View of beach near Gormanston Co.Meath from train window Photo: © Michael Fisher

View of beach near Gormanston Co.Meath from train window Photo: © Michael Fisher

It was a beautiful morning for a journey and no better way to travel than by train. A great opportunity to see the sunrise over the sea as the train passed along the coast just after Gormanston in County Meath. My thirteen hour odyssey began at Newry station in County Armagh (it’s closer to Bessbrook!) with the departure of the 06:45 Iarnród Eireann commuter train to Dublin Connolly, a train that goes as far as Bray. Try planning a journey to Dundalk on the Translink website and you won’t find this particular service. It picks up at various stops as far as Donabate, by which time it’s a case of standing room only, then runs non-stop to Connolly. On arrival the place was buzzing with the sound of music, including the RTÉ Concert Orchestra.

Miriam O'Callaghan prepares to go on air with The John Murray Show at Connolly Station Photo: © Michael Fisher

Miriam O’Callaghan prepares to go on air with The John Murray Show at Connolly Station Photo: © Michael Fisher

A great start to the Big Music Week at Connolly Station with an hour long John Murray Show presented by Miriam O’Callaghan. Among the crowd (some of whom had joined the music train at Bray) was RTÉ’s Director General Noel Curran. Although he comes from a county (Monaghan) where the railway lines were dismantled over fifty years ago, he still has a love of trains having made the journey many times between Dublin and Dundalk, where I was writing this as I headed back to Newry on the Enterprise.

RTÉ Director General Noel Curran at Connolly Station

RTÉ Director General Noel Curran at Connolly Station Photo: Michael Fisher

The hour-long show at Connolly finished with the Artane Boys Band. The BIG MUSIC WEEK entourage then boarded the special three-carriage Iarnród Éireann train to Newbridge for the next stage of the proceedings.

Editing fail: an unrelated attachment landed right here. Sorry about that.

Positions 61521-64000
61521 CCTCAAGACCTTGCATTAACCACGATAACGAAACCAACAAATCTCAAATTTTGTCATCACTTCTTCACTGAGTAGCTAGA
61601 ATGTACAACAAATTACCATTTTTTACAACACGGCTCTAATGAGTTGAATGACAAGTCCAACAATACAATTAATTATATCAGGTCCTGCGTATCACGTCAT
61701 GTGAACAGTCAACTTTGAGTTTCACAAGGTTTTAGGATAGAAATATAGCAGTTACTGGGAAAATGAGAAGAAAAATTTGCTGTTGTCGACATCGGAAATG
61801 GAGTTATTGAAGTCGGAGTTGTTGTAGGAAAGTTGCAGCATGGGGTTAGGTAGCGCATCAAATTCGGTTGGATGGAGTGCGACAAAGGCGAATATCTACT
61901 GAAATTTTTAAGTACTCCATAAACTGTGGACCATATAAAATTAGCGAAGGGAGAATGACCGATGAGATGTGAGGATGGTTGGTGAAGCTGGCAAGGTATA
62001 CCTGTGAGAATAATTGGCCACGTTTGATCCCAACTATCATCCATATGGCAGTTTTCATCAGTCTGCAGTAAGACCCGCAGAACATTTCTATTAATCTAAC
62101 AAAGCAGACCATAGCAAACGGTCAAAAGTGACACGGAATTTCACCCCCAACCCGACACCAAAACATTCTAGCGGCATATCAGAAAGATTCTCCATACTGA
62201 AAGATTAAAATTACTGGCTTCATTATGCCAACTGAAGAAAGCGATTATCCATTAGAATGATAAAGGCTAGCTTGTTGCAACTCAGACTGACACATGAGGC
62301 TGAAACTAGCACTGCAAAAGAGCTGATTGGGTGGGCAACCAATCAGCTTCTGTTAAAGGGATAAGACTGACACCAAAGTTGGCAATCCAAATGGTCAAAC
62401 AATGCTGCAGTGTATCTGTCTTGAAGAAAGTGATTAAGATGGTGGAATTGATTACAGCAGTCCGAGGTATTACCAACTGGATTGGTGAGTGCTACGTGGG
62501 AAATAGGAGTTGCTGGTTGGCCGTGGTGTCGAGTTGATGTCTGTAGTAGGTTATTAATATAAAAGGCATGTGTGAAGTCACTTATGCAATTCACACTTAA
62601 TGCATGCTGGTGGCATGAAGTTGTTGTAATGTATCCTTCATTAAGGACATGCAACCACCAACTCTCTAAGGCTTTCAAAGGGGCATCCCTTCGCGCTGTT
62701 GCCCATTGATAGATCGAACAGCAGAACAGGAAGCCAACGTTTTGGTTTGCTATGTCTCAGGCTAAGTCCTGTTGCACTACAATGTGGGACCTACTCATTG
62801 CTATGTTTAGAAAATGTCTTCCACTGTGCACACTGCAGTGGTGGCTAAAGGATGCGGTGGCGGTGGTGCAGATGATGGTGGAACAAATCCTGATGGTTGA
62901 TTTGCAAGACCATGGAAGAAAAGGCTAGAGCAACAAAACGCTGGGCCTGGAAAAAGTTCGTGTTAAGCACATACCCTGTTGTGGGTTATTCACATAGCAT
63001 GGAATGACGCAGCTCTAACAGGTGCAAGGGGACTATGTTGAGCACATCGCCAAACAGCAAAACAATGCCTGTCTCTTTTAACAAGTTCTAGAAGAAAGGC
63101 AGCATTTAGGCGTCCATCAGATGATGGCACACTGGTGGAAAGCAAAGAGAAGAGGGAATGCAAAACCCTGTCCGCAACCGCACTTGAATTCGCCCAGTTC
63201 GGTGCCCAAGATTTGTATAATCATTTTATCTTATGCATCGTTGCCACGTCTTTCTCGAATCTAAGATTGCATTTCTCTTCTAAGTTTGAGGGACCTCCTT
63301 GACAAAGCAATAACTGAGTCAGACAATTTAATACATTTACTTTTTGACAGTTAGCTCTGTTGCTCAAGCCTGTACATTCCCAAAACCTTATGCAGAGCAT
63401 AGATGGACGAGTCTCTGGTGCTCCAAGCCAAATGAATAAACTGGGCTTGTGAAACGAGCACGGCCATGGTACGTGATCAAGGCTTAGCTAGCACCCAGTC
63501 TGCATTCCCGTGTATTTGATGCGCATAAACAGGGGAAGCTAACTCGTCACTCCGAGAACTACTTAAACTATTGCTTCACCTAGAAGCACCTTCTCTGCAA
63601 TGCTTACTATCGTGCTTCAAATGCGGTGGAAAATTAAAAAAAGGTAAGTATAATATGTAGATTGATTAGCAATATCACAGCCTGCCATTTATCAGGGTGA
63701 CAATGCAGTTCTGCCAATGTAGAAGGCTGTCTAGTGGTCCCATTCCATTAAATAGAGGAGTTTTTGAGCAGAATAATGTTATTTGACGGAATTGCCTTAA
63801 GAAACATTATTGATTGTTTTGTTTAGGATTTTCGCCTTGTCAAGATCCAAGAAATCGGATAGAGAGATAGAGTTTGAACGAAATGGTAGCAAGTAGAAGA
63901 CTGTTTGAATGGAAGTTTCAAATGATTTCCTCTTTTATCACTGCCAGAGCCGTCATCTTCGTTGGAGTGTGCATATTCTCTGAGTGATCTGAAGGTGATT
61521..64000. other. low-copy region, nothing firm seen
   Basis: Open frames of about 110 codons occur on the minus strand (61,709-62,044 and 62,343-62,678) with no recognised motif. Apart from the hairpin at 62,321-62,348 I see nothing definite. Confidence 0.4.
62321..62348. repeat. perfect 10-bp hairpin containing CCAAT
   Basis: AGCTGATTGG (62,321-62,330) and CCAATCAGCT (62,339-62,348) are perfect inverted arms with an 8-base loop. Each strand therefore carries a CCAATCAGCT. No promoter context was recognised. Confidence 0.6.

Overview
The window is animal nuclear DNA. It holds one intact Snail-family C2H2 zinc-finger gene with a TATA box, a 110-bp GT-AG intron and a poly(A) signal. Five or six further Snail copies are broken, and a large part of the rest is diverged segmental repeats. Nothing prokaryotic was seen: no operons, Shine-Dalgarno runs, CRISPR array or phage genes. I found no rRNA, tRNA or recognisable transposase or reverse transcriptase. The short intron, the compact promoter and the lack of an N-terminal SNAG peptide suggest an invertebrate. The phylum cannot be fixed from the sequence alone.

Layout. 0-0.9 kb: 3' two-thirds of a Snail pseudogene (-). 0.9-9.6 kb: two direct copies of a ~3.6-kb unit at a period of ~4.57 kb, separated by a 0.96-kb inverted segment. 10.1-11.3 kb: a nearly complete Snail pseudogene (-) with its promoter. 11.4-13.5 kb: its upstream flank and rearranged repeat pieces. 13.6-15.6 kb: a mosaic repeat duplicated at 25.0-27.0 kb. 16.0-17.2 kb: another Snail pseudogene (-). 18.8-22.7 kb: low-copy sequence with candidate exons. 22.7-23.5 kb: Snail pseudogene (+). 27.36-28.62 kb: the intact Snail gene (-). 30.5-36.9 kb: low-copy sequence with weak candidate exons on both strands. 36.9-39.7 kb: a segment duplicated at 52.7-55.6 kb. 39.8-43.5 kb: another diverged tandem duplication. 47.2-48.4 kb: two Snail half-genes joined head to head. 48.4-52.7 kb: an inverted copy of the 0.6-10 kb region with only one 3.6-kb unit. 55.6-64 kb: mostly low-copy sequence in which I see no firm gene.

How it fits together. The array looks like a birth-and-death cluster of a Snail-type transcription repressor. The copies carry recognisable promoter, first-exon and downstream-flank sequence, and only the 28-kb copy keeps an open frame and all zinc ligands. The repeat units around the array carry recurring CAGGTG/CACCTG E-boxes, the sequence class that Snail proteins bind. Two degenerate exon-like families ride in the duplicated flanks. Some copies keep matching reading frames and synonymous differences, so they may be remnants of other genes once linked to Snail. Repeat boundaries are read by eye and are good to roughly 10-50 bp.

Entertained on the Music Train by the Bugle Babes Photo: RTÉ ten

Entertained on the Music Train by the Bugle Babes Photo: RTÉ ten

On board we were entertained by the Chattanooga Choo Choo from the Bugle Babes. Other stars  travelling included the Northern duo of Paul Brady from Strabane and Bronagh Gallagher from Derry, who made a special mention of Eamonn McCann when she sang Midnight Train to Georgia for Miriam, a broadcast that went out simultaneously on 2FM and Lyric FM.

Bronagh Gallagher on board the RTÉ Music Train Photo: © Michael Fisher

Bronagh Gallagher on board the RTÉ Music Train Photo: © Michael Fisher

Christy Moore joined the fun at the Patrician Seconday School at Newbridge in County Kildare. After a three hour stop that included a parade along the mmain street of the town led by the Army No.1 Band, it was time to head for the next stop in Carlow. More performances on the train and then in the station car park where Tullow native Selina O’ Leary was among the entertainers. After that the Music Train headed to Waterford for a concert at the Theatre Royal, a benefit gig in aid of Barnardos for whom collections were made along the way. The broadcast schedule for tomorrow, Tuesday 1st October, and other information can be found on the RTÉ Big Music Week (in association with Iarnród Eireann) website here.

9:30, 12:35 & 16:10 RTÉjr The Beo Show This Big Music Week join stage manager Donie and wardrobe lady Gerty Gúna  as they prepare the Beo Theatre for children from across the country Various
10:00 & 14:35 RTÉjr Hubble Hubble is going musical so watch and listen as Emma and Ogié discover a musical world full of fun and interesting sounds. Various
16:00 RTÉ Two elev8 Follow Diana Bunici’s progress as she picks up the guitar for the first time with the promise of a performance by the end of the week. Various
17:30 RTÉ Two Two Tube Throughout RTÉ Big Music Week Two Tube will be  on a quest to find the next big music act, as well as bringing great interviews from well-known Irish talent. Various
20:00 RTÉ Radio 1 The John Creedon Show For day two of RTÉ Big Music Week, John Creedon presents a live performance from Killarney’s INEC, featuring John Spillane, Ger Wolfe, Lumiere, Muireann Nic Amhlaoibh, I Draw Slow & others. John Spillane, Lumiere, Muireann Nic Amhlaoibh, I Draw Slow & others.


RTÉ presenters launch Big Music Week at Dún Laoghaire Photo: IE website

RTÉ presenters launch Big Music Week at Dún Laoghaire Photo: IE website/Maxwell

Starting on the DART service in Dublin tomorrow morning from Bray to Dublin, the fifth RTÉ Big Music Week will be on the rails from 7:45am. Commuters at Bray will be entertained on the platform by a number of well-known musicians including The Benzini Brothers featuring Liam Ó MaonlaÍ, Fiachna Ó Braonáin and Peter O’Toole;  Luan Parle; Lisa O’Neill; The Lost Brothers and Eleanor McEvoy. Here is the advertisement currently running on RTÉ television:-